The practice houses were a little more difficult to track down, though. Since there had been so many, there didn't seem to be clear, easily accessible records on where they had been located. There was that mention in one of the articles that the research staff found about a second house on Temple Avenue, but mapquest says there isn't a Temple Avenue in Knoxville anymore, and none of my friends on campus seemed to know exactly where Temple Avenue would have been, although we all agreed that it would probably have been on or near campus. My friend Tom pointed out that there is a building called Temple Court and suggested a link, and then Tom and Kay suggested I try looking for older maps of Knoxville at the Map Library, so after work the other day I did.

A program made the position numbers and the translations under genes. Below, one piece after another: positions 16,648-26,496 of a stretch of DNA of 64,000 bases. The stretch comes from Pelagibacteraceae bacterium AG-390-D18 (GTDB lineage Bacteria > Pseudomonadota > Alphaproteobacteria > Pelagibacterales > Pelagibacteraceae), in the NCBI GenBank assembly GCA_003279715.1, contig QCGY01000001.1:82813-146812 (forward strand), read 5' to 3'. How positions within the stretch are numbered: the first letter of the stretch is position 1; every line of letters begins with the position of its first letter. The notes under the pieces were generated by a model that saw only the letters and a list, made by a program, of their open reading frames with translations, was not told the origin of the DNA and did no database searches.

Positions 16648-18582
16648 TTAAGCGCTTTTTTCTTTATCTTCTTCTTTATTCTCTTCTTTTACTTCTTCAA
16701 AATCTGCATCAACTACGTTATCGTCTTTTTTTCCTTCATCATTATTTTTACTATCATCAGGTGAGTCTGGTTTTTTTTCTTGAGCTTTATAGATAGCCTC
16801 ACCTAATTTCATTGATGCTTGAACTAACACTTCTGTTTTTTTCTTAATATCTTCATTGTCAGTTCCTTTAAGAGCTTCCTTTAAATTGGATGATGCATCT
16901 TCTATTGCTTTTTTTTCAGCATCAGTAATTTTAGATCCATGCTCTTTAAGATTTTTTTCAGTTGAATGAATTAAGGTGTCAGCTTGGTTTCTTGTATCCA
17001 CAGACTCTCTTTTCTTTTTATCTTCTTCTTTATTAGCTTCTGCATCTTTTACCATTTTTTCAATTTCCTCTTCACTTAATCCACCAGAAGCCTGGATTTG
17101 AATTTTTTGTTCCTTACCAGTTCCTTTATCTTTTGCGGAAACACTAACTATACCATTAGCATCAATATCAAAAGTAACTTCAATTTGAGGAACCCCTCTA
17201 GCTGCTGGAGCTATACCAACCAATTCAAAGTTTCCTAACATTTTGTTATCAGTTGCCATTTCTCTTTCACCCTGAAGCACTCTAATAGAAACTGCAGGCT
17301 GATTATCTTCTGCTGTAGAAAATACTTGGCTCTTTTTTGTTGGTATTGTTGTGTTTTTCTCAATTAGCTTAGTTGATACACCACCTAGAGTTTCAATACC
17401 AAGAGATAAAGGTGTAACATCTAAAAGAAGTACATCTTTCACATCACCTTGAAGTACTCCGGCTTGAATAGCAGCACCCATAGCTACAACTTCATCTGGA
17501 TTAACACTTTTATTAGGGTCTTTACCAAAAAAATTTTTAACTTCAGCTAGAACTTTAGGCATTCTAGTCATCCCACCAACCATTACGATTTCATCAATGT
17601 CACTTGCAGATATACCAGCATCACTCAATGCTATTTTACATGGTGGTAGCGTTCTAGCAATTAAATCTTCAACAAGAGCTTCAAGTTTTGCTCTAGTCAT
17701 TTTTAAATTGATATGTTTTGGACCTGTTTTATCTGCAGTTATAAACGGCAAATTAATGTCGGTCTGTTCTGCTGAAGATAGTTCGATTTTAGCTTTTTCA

While the librarian there was searching for older maps of the city, I noticed a large display map on the wall:
and, looking in the area where campus is now, saw this:
"Hey, I found it. It's on this map on the wall."
I'm including this quote because it's one of the only parts of the story where I actually discovered something myself. I take pride in my achievements, however small.
Armed with an approximate location and a clear link to campus, I discovered via Google that Temple Avenue does still exist and that, as Tom guessed, Temple Court sits on it:
It's Volunteer Boulevard, the street in front of my office. It was, literally, right in front of me the entire time.